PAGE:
On Friday I took my LOOK to the Peloton Cycles bike spa for an end of the season visit. The short story is that Stewart Pomeroy found several issues that required more TLC, so I left it at Peloton for all necessary repairs and adjustments.
As luck would have it, the Specialized demo truck was in town for some test-ride opportunities. Lucky me, because Steve Marshall (Peloton manager) coordinated a deal with Scott (last name?), the demo truck driver, that allowed me to take the Specialized 2011 Epic Carbon 29er (aluminum rear triangle) for a couple of rides.
I’ve wanted to try a 29er for awhile now and this was a great opportunity. Here are the things I noticed:
What I liked
- One of the best advertised features of a 29er is the ability to roll over rocky, technical sections with greater ease – when compared to a 26-inch wheel. Without a doubt, it delivered in this category.
- With the longer wheel base, bigger tires and longer cranks (compared to the LOOK), I felt I had more time to view a section of the trail before picking a line. (Yeah, I know some people will say “just tank over everything with those big wheels,” but I prefer to be more selective)
- With those longer cranks, wheel base and bigger tires I was able to power my way (standing and seated) over obstacles. The LOOK would have shown me more action and in some cases popped me off.
- It was easier to balance and I felt stable. Not once did I feel I would pitch over the handlebars.
- I did ride some rocky sections I haven’t been over on the LOOK.
- Sometimes the LOOK is a little twitchy. There is no twitchy in a 9er.
What surprised me
- I didn’t think I’d have enough low-end gears with the 2 x 10; but for as much as I rode (on the bike some 6 hours in two days) I was fine.
- I’ve been told 29ers were hard to handle tight corners; but I didn’t find it any more difficult than on my LOOK. In fact, there is one tight right corner that I’m 50-50 on the LOOK. I made it on the 29er.
- The rear tire had very low profile tread. For the trails near my house, I thought I’d be spinning out a lot with this tire selection. I didn’t. Some small adjustments in body weighting on the bike and I was able to ride the sections I normally ride. Perhaps with a more aggressive rear tire, I could ride sections that I haven’t rode on the LOOK?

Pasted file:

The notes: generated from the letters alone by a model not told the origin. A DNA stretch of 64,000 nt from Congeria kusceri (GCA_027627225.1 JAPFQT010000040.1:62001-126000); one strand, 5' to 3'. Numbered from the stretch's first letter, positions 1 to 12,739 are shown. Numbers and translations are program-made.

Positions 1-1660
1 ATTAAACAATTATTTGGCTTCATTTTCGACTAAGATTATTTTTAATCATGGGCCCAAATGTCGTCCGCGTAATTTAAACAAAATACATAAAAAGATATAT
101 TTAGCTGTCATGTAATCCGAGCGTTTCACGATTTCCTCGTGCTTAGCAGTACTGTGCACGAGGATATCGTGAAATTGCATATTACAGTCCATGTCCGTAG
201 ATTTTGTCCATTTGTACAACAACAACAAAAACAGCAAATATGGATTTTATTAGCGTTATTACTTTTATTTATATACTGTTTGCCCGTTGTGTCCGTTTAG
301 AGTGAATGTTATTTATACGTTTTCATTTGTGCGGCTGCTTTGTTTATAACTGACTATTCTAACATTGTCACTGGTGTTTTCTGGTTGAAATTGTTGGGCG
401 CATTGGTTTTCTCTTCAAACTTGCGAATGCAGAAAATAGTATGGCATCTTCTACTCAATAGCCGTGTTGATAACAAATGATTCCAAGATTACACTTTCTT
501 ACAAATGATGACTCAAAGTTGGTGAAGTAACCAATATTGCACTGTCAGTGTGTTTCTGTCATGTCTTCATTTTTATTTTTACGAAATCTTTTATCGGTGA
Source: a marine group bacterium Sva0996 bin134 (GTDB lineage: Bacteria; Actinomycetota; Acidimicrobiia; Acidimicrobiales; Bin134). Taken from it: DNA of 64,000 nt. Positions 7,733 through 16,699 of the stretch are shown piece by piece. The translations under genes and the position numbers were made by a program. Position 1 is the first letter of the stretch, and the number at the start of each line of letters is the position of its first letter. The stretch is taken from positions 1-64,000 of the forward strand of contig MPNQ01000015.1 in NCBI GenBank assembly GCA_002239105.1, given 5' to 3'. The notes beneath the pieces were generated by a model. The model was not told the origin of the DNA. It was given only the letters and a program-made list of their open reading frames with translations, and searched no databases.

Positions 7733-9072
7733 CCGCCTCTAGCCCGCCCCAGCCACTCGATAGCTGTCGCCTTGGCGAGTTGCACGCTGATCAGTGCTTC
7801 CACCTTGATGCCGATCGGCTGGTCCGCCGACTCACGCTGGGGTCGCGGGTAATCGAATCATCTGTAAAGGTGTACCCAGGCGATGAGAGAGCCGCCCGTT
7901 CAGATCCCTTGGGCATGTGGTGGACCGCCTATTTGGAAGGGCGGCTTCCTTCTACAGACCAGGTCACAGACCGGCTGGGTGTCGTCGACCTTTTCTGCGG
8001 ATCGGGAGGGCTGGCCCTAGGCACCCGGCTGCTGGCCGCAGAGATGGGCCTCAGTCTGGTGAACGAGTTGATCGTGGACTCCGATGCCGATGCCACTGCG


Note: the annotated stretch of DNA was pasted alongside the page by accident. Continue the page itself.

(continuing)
- The last time I rode a bike with “the brain” technology, I didn’t like it. I could feel it switching on and off and there were times I thought it switched one way or the other and I didn’t like the switch. Specialized has improved this technology in the past few years.
What I wasn’t crazy about
- With longer cranks, it seems like I was pedal striking a lot. I think this could be worked out over time and just learning a new riding style. (It also requires a new level of trust in the equipment. I wasn’t sure I could ride the 29er through some sections. With hindsight, I think learning the bike’s capabilities would allow me to ride more sections.)
- At 2.84 pounds heavier than my LOOK, at 27.92 pounds, on the longer climbs I felt the extra weight. (I know, I know, just lose 3 pounds of a$$-fat and it is a break-even deal.)
- There were some parts of the trail that the bike didn’t feel responsive and light. I’m accustomed to a light and responsive feel to the ride.
It was a great couple of days on the trails and fun to try a new bike. There were lots of people were out today. We started with eight of us (see more photos below) at the Coyote Ridge trailhead and we met another five people we knew out riding.
Enjoy the rest of your holiday weekend ~
Below, Steve and Paul Douglas.
Left to right: Eric Houck, Todd Singiser, Ryan Lewandowski, Bill Danielson
Above, Eric going up, below...coming back down.